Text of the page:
Sundance 2015 Part Three, by Matt Warren
So here we are: Day Three of my annual Sundance sojourn. Did you ever see that episode of Star Trek: The Next Generation where Captain Picard is zapped by a comet or whatever and somehow lives an entire lifetime inside his mind within the blink of an eye? That’s kind of where I’m at right now. Much like time itself, Sundance is a flat circle. I don’t remember my life before this film festival, and I can’t imagine an existence outside of it. Like, what does my wife’s face look like? Is the President still black? And really, what are horses for? Who knows. The mind simultaneously expands and collapses along parallel inter-dimensional railway tracks. I look into the mirror and my face distorts. Reality and fiction blur into a shapeless cloud of TV static—which is apropos, since Day Three was all about documentaries. Some might even deem it a real #AllDocEverything. So prove to me that you know how to read and see what I have to say about this diverse slate of nonfiction watch-‘em-ups. And don’t think I can’t feel your eyeballs on the page, so go! Now, now, now!
Vérité documentaries can be a dicey proposition. Obviously there’s always some degree of editorializing inherent to movie-making regardless of how dispassionate or objective the filmmakers attempt to approach their subjects. Really, the whole thesis of vérité is flawed—it’s more of an aesthetic than an ethical approach. And when you remove the ability to utilize storytelling tools such as interviews, voiceover, and infographics, you’re banking on the hope that your raw content will be interesting enough to sustain a feature film, and that your cameras will be present when remarkable shit goes down. In both regards, the border town narco-cartel saga Western is…okay. Directed by the presumably related duo of Bill Ross and Turner Ross, Western is a boots-on-the-ground document of life along the Texas/Mexico border as experienced through the eyes of two men: Chad Foster, the charismatic progressive mayor of the stateside hamlet of Eagle Pass, TX, and Martín Wall, a hardworking cattle broker and dotting single father of a young daughter. Life complicates for both as cartel violence increases south of the border, first in nearby Acuña, then inching toward Piedras Negras, directly across from Eagle Pass on the Mexican side of the Rio Grande. But while stories of shootouts, murders, kidnappings, and other such mayhem are much discussed, Ross & Ross eschew (or fail to capture) any such drama onscreen, focusing instead on smaller world-building moments like the process of cattle branding, bull fights, and phoning up unregistered voters. It’s interesting enough, but Foster and Wall are both such taciturn and well-guarded individuals that there’s no real emotional inroad to their experience of these events. Western is plenty educational, but it has more in common with journalism than it does with cinema.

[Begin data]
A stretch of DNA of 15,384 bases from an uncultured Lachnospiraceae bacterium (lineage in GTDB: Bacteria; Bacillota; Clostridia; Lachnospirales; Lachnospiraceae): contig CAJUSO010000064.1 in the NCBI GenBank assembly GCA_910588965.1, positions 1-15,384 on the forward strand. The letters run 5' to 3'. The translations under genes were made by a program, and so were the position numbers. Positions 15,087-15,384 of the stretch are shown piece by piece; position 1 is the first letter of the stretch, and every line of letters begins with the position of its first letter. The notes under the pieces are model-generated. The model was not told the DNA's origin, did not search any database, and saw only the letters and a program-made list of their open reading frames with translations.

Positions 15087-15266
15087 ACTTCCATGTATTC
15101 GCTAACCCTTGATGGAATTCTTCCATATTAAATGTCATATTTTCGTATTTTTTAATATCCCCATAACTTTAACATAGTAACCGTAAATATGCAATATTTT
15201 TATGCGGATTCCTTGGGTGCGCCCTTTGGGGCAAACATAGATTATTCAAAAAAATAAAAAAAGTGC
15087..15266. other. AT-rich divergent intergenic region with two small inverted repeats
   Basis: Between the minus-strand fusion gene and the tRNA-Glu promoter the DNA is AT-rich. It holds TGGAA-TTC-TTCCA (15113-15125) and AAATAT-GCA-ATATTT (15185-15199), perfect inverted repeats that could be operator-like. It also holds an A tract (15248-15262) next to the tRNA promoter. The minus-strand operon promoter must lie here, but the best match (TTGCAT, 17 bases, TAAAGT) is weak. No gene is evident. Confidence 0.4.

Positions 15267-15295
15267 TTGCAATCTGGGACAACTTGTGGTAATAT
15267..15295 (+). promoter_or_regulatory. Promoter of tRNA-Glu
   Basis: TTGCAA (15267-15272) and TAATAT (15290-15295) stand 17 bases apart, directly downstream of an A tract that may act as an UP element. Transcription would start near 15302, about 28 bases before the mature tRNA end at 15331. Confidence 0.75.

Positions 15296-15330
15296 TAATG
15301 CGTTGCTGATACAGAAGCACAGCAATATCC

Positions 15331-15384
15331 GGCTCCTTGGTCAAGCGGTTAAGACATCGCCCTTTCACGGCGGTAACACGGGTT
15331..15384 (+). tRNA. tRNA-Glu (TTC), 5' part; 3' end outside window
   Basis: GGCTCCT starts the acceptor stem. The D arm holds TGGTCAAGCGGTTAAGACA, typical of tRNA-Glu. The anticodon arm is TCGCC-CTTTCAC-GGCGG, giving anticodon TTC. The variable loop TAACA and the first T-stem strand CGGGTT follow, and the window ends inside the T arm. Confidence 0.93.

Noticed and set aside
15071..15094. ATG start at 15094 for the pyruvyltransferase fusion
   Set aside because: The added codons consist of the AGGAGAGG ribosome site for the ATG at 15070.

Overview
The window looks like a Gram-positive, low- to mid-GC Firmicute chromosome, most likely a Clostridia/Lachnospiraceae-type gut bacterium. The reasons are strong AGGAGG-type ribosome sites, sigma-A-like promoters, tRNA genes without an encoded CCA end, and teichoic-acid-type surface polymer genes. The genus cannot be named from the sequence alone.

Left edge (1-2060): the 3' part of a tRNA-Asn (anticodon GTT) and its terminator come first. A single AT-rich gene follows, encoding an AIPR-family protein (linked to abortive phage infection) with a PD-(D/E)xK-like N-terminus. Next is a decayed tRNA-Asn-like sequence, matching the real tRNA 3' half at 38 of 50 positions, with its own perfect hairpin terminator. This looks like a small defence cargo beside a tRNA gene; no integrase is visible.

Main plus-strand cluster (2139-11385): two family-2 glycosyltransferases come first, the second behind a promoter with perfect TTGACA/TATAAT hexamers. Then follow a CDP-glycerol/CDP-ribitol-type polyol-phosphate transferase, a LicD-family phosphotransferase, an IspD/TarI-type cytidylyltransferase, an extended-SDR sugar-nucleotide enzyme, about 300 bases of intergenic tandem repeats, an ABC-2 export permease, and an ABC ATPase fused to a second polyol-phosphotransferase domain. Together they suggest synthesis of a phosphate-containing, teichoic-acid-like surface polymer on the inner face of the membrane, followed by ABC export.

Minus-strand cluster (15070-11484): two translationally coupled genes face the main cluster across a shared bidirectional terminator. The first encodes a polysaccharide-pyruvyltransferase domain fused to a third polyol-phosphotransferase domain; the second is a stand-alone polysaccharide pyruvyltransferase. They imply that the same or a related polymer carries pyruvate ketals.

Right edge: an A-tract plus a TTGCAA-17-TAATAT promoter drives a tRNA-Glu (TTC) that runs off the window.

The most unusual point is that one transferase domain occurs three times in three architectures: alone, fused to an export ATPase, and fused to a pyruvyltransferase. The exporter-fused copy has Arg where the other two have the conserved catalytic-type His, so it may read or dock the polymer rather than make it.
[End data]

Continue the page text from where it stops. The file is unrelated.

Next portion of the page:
The Beaver Trilogy, Part IV